Common Ground kills class time


Sammie Connor

Students talk during a class discussion.

During the 2016-17 school year, there are 12 Common Ground days built into its schedule, taking away seven hours of class time. Those numbers do not seem so bad when put into perspective with the 182 total school days and approximately 1062 total class hours, but they are extremely unbalanced: three Common Ground days in some months, none in others and a plethora of other irregular days each month, like late starts, assemblies and days off. Added together, it causes a real mess for everyone involved.

Teachers and students alike complain about Common Ground days, as class time is lost, but just enough to make it problematic, losing only five minutes causes many lessons to be unanticipatedly cut short or hastily rushed through, and this is detrimental to student learning. Days off and late starts are valuable; they provide a welcome break from the monotony of school life, but enough is enough, Common Ground days take these pleasant respites and turn them into a nuisance for teachers trying to plan their semester. This, in turn, results in school time not being used to its full potential, and student work time (and accompanying deadlines) being split apart into small, erratically spaced and sized chunks that don’t help anyone get things done.

To ensure that students get full class periods to learn new material and have ample time to do their work, Common Ground should take place at 9:00 a.m. on district late start days, with students arriving before 9:00 a.m. and beginning their regular seven period schedule after Common Ground. For exceptional Common Ground days, such as the beginning of year assemblies, course registration and the AP fair, the Common Ground schedule as it currently is should be used—there are so few of that type of Common Ground that they will not make an impact in overall student learning, not nearly as much as Common Ground currently does.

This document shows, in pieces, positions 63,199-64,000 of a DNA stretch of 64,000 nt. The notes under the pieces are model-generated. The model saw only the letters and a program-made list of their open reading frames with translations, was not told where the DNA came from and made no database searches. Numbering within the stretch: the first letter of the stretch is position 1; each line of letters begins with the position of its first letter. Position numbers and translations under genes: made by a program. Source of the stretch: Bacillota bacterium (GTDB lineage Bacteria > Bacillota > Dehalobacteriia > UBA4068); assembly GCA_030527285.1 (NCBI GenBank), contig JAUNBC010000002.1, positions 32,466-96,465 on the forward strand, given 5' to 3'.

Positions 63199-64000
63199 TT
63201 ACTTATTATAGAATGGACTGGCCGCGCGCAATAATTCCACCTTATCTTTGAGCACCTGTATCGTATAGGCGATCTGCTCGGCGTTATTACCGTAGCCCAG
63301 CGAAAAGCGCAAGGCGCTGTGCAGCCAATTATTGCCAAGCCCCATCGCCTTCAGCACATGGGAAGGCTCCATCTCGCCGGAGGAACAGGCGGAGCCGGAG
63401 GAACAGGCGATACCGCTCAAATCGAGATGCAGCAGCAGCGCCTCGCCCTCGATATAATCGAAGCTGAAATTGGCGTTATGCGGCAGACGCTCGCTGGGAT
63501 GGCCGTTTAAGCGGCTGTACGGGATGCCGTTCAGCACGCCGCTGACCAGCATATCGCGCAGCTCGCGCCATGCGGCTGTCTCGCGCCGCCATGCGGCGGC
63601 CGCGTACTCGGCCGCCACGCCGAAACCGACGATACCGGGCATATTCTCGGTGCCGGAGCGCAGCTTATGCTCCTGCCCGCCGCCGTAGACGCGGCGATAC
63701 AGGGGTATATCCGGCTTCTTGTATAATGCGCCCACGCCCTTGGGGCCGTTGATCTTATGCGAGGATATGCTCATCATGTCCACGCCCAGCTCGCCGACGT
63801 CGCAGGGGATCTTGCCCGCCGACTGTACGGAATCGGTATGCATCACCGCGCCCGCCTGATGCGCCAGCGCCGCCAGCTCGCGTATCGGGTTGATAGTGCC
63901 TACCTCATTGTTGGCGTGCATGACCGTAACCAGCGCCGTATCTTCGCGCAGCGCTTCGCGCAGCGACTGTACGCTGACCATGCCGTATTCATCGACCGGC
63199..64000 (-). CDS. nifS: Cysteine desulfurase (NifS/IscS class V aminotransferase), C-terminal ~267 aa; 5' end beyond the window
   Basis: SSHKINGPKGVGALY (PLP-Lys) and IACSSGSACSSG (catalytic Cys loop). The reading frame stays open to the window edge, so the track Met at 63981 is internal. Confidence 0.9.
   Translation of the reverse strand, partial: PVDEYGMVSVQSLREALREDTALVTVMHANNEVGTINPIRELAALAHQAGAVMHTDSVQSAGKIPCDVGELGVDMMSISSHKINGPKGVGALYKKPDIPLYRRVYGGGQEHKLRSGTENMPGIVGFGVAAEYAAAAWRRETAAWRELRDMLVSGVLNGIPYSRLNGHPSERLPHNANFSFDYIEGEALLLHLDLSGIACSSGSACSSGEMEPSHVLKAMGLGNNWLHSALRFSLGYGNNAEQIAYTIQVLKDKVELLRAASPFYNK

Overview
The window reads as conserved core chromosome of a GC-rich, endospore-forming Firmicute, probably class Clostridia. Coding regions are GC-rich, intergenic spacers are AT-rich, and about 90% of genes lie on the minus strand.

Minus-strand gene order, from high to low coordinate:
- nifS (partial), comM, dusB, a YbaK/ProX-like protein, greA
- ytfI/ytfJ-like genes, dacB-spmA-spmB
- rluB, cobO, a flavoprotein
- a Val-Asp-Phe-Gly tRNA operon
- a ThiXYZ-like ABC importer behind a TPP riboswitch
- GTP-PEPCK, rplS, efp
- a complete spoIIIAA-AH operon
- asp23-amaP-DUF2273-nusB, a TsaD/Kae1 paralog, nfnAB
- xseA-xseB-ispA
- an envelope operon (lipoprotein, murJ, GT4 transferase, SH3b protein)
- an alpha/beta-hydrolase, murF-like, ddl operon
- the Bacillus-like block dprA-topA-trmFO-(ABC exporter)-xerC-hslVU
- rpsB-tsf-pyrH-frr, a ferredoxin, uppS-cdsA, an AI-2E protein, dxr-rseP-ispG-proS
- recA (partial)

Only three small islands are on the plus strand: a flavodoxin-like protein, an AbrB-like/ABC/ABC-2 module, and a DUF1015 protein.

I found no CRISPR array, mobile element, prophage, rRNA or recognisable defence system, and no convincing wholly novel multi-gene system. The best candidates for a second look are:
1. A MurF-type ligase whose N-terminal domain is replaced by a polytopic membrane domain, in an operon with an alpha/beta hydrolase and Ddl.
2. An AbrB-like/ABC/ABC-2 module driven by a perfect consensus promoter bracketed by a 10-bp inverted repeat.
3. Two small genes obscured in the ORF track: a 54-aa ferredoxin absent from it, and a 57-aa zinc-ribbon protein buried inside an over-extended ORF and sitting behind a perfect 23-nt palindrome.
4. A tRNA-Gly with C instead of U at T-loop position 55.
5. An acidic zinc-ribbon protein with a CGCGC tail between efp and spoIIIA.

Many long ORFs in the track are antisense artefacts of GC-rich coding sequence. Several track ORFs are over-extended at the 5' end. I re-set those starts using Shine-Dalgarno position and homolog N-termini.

By shifting Common Ground to 9:00 a.m. on late start days, professional development and district bussing schedules would have to change in response. To retain an adequate amount of professional development, an additional school late start could be added to make up for the lost time. One school late start is far more manageable than 10 Common Ground days. Additionally, since the school is already on the earliest tier of start times in Parkway, there would be no need for major switches in bussing to accommodate for an earlier arrival. The drivers who cover West High in the morning could still do so without conflict.
Students certainly appreciate a change in pace every once in awhile, but when Common Ground days are combined with days off and late starts, it becomes too much, to the point in which it rarely seems like we have full class periods, rarely have enough time in school to do what we need to. Common Ground should be held at 9:00 a.m. on district late start days to mitigate this class time problem and give students the character and academic educations that they need and deserve.